What do you mean you want more?
And you want it right now, oh my god!

My daddy, is a priest you know
And I am, not a beast you know

I just, want to sleep, yes
I just, want to sleep

Take off your clothes let me see what it is that your hiding, yeah,
And don’t look so shocked
You have nothing to fear from my eyes boring

rather a boring song really for seriouus musician?

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I’d rather see her stand in the candlelight anyway dude?

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In 1962 Bobby Pickett and his band “The Crypt-Kickers” released an instant holiday classic, one that would reach number 1 in the charts multiple times since its release.

You can probably tell by the fact his band is called the Crypt-Kickers that the holiday in question was Halloween and you can also tell by the title of this article that the song was called “The Monster Mash”.

Not everyone was a fan of the mash though, the British Broadcasting Corporation, better known as the BBC, felt the song was too morbid to be played on the radio and banned the song for 11 years.

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Wow, unimaginable! Monster Mash is the staple anthem for Halloween parties. :jack_o_lantern:

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That’s a surprise I’m sure I heard it in the 60’s.Could have been on Luxembourg 208.
“It was a grave yard smash”

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Quite likely.
I remember it being a hit here in the seventies,

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banned by the Music Policy committee due to “distortion of melody, harmony and rhythm” for using music from Swan Lake,

This was pretty predictable given the title, and the BBC banned it on the grounds that it “promoted promiscuity.” This song also got them in hot water in the US with Ed Sullivan, who made Jagger change the lyrics to “let’s spend some time together” when he sang it on The Ed Sullivan Show .

I am the Walrus

So why did the BBC take offence to ‘I Am The Walrus’? Surely, John Lennon’s nonsensical lyrics would have allowed it to escape the ever-watchful eye of the BBC censorship board? Well, unfortunately, those bizzare lyrics weren’t quite bizzare enough. While lines such as “I am the egg man/they are the egg men” were given the green light, the BBC took offence to: “pornographic priestess/ Boy, you’ve been a naughty girl, you let your knickers down,” taking the lyrics as an indication that ‘I Am The Walrus’ was about sex. No doubt, the gender-swapping in this line also made the sweat run cold of many a tweed-suited BBC official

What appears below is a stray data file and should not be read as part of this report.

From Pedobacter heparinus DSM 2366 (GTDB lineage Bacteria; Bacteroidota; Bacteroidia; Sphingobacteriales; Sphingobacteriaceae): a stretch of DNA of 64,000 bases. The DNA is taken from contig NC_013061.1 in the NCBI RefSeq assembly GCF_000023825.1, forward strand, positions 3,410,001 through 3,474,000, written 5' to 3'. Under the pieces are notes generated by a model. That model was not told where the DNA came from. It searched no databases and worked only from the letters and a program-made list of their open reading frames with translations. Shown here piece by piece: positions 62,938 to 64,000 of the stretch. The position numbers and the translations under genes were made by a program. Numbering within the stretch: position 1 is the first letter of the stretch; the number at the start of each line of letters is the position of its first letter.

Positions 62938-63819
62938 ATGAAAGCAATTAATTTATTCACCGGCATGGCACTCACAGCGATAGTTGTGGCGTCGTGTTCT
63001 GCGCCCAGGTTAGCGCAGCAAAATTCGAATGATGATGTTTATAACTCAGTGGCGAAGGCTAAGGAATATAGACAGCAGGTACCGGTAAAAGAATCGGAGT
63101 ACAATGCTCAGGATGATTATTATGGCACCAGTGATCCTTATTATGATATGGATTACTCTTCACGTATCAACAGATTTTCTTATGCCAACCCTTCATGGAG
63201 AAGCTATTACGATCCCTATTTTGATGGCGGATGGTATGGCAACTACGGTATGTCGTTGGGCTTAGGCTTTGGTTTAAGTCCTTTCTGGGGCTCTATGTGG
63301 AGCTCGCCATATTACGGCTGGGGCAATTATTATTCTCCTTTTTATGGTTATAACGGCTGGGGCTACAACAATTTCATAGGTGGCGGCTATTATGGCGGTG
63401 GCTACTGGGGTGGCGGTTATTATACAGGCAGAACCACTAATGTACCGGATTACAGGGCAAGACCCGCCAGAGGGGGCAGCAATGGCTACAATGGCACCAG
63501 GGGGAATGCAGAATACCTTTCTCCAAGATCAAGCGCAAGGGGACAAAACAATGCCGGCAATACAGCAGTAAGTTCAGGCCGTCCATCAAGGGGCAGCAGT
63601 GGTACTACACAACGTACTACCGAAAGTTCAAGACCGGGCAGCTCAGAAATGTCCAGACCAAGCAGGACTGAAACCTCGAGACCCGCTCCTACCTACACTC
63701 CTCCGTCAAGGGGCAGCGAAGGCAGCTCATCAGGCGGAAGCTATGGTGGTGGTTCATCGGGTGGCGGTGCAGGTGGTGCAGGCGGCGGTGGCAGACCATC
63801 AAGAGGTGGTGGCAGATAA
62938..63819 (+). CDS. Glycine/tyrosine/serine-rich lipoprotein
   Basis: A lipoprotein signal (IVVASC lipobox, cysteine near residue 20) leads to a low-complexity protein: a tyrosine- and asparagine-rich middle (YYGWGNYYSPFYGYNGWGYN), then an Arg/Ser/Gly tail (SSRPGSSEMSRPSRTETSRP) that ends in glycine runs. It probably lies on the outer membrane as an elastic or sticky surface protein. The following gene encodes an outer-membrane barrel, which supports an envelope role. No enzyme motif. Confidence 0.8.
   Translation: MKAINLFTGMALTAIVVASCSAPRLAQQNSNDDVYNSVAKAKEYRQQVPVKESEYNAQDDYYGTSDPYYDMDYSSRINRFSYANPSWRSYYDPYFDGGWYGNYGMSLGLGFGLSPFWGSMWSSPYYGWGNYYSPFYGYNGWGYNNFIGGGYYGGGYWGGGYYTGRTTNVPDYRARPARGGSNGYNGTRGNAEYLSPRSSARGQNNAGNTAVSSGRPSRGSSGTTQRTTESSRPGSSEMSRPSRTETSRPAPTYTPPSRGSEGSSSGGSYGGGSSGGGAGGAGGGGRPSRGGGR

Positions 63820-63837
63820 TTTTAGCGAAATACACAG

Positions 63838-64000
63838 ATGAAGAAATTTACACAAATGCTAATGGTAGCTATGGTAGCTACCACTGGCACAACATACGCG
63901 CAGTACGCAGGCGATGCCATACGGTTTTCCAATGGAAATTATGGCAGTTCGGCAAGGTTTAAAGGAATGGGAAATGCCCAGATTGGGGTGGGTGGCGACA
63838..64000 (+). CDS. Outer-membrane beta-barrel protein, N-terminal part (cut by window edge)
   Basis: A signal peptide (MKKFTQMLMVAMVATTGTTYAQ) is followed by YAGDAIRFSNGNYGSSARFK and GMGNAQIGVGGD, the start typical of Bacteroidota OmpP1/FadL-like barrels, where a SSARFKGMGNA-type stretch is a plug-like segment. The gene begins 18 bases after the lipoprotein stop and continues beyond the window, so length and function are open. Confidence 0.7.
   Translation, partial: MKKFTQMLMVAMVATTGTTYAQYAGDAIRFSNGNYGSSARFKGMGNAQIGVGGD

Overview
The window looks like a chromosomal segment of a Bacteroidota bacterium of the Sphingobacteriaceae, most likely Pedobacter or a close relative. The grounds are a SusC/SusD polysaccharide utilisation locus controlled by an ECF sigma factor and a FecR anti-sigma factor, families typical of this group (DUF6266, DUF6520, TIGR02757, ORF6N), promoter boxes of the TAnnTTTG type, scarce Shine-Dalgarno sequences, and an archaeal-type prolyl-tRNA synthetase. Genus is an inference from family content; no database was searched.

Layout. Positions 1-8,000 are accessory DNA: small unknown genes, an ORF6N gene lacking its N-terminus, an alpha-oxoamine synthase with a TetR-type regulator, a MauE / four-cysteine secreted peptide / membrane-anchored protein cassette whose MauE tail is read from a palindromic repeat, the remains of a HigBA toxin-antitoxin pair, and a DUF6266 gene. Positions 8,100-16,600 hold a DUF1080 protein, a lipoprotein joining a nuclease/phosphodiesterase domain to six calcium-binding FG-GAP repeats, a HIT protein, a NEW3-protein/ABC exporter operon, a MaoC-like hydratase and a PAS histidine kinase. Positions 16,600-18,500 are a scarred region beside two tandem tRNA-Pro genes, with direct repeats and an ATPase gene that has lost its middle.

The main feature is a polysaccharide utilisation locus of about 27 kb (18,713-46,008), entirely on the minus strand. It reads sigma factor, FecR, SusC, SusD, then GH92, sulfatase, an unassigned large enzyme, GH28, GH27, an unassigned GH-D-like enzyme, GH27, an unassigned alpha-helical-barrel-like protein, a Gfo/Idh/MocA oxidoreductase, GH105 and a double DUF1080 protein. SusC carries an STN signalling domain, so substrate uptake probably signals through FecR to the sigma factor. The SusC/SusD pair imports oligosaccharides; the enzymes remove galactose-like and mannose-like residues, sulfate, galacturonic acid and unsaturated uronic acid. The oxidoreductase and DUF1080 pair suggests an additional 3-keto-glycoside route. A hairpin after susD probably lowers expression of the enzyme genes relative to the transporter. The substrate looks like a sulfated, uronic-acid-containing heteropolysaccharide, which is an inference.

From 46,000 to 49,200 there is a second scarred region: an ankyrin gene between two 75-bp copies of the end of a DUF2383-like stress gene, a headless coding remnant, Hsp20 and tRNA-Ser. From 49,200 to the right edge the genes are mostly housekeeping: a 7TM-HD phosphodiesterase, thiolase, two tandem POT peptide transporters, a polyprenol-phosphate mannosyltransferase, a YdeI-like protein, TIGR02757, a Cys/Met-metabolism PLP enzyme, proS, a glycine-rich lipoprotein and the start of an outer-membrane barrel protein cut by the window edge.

Wow, quite a lot of analyzing going on there. I wonder if they got paid well for doing this.

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That’s the best line in it.Everyone used to sing it out when it came on the jukebox down the pub.

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Why don’t you all f-f-fade away (Talkin’ ’bout my generation) / And don’t try to dig what we all s-s-say

Songs were banned by the busload during the radical Sixties. The change was bad from the elders’ perspective. The Who’s debut album, “My Generation,” included the song that defined it with its titular track. It was offensive! Roger Daltrey sings that he’d rather die before he gets old (like his censors). It was the stutter in “Why don’t you all f-f-fade away,” which seemed to imply an impending “f-word” that raised the ire of BBC officials. But since the word doesn’t develop, the broadcasting company claimed it offends people who stutter or stammer.

Very educational thread.I’m a bit confused though.The BBC didn’t play many pop chart records in the early days before Radio 1 in 67.You could hear them on the pirates and Luxembourg though.The stutter was allegedly to be the sound of someone on speed.